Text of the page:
Is There a Standard for Percentage of Leads Closed?

Michele Warg
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The secret sauce of your sales force is how it takes leads from the top of the sales funnel to the bottom. You have plenty of ways to track the process, but what is a good indicator for what percentage of leads should create closed sales? Your optimal close rate reflects five specific factors that give you an overall formula that your company can employ to track this key metric.

1. Know Your Market

You must specifically define your market to know precisely what kinds of leads to pursue when it comes to a close rate. You can try to land multimillion-dollar contracts with companies valued at $5 billion or more, but that takes an enormous amount of effort and dedication on the part of your sales team. You must examine the budget for your sales staff in terms of the number of people you need to tackle these leads to see if this is feasible.

2. Delineate a Lead

What constitutes a lead? In one instance, the head of a marketing department said his team delivered 9,000 leads to sales in one year. The sales head of the same company said he received zero leads from marketing in that same year. The close rate of that scenario is zero percent. Unfortunately, the qualified lead rate in that situation, when marketing paid $23.15 per lead through a lead aggregator, came to 0.8 percent. The sales staff felt that rate was horrible and not worth pursuing.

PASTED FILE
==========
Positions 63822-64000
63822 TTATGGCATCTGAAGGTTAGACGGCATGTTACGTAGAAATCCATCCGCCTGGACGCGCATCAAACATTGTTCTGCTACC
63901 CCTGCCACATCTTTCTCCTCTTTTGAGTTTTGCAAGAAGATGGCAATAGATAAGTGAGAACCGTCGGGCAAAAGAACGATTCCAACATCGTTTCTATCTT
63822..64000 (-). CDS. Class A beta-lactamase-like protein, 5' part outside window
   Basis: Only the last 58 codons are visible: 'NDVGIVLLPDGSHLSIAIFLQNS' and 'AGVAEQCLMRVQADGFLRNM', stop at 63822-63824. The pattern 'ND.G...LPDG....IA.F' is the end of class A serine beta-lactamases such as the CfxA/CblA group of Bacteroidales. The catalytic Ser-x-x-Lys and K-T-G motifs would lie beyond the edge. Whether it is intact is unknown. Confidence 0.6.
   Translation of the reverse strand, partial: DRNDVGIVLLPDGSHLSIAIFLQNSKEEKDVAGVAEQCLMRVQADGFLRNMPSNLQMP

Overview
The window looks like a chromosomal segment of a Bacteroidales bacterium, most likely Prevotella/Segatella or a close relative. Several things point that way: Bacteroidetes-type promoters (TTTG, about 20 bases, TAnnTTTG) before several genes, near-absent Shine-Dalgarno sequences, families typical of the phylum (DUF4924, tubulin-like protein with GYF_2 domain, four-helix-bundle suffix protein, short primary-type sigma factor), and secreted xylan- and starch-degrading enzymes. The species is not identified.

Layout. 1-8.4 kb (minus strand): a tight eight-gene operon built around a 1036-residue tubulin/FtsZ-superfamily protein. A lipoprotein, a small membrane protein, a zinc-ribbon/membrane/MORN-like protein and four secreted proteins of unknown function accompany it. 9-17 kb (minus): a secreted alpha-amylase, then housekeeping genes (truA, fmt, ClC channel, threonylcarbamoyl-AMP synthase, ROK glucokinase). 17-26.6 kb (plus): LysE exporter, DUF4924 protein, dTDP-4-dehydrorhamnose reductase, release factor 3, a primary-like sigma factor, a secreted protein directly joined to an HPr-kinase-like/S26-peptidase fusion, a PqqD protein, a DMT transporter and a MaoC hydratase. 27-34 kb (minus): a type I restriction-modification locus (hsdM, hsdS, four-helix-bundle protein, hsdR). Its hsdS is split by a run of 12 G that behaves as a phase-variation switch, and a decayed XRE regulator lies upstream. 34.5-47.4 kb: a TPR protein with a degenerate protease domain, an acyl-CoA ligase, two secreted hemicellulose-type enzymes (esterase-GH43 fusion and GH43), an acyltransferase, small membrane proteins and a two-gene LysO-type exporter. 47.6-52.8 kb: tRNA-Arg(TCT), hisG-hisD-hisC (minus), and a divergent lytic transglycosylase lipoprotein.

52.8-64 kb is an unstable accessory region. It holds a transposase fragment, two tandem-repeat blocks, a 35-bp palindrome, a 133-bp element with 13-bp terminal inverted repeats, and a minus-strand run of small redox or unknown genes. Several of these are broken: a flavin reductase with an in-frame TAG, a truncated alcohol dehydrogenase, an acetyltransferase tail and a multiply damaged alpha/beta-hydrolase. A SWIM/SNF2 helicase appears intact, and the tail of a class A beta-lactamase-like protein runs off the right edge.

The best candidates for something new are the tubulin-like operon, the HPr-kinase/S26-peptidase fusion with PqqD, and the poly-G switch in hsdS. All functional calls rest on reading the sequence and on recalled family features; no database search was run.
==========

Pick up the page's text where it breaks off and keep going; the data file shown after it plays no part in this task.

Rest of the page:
3. Return Your Investment

In the aforementioned scenario, those 9,000 leads from marketing cost a total of $208,350. Can your company afford this? Does your close rate reflect a high enough return on investment for this six-figure expenditure? Lowering this cost may create more leads because you have more effective tools for mining prospects.

4. Nurture Leads

Understand that nurturing leads means the lifetime of the sales process may take weeks. The bigger the deal, the more nurturing it takes. More nurturing means more staff time, higher investments and greater risks.

5. Improve Your Process

Your sales process may interfere with converting leads to sales. Staffers must know when to follow up and when to abandon the chase. Use data to see if the prospect fits into your criteria for landing sales. Assign specific staffers to fit certain roles along the sales process. Monitor and collect data every step of the way to see what you can improve for next time.

Basic Formula

The basic formula of these five things is that pursuing many lower-value contracts is worth more than fewer higher-value contracts. What may be just as advantageous to your team is trying to land many lower-dollar contracts at smaller companies. Consider the time and effort it takes to go after a single $1 million contract versus 50 $20,000 contracts. Once you define your market, you understand what types of prospects pay off and which ones don't as a percentage of leads that convert to actual sales in terms of your close rate.

The optimal close rate for your firm depends on sales scenarios, the tools at your disposal, risks versus rewards and the metrics that determine your success. Everyone at your firm must understand these concepts to create a viable strategy to land the best kinds of contracts for growth.

Photo courtesy of Stuart Miles at


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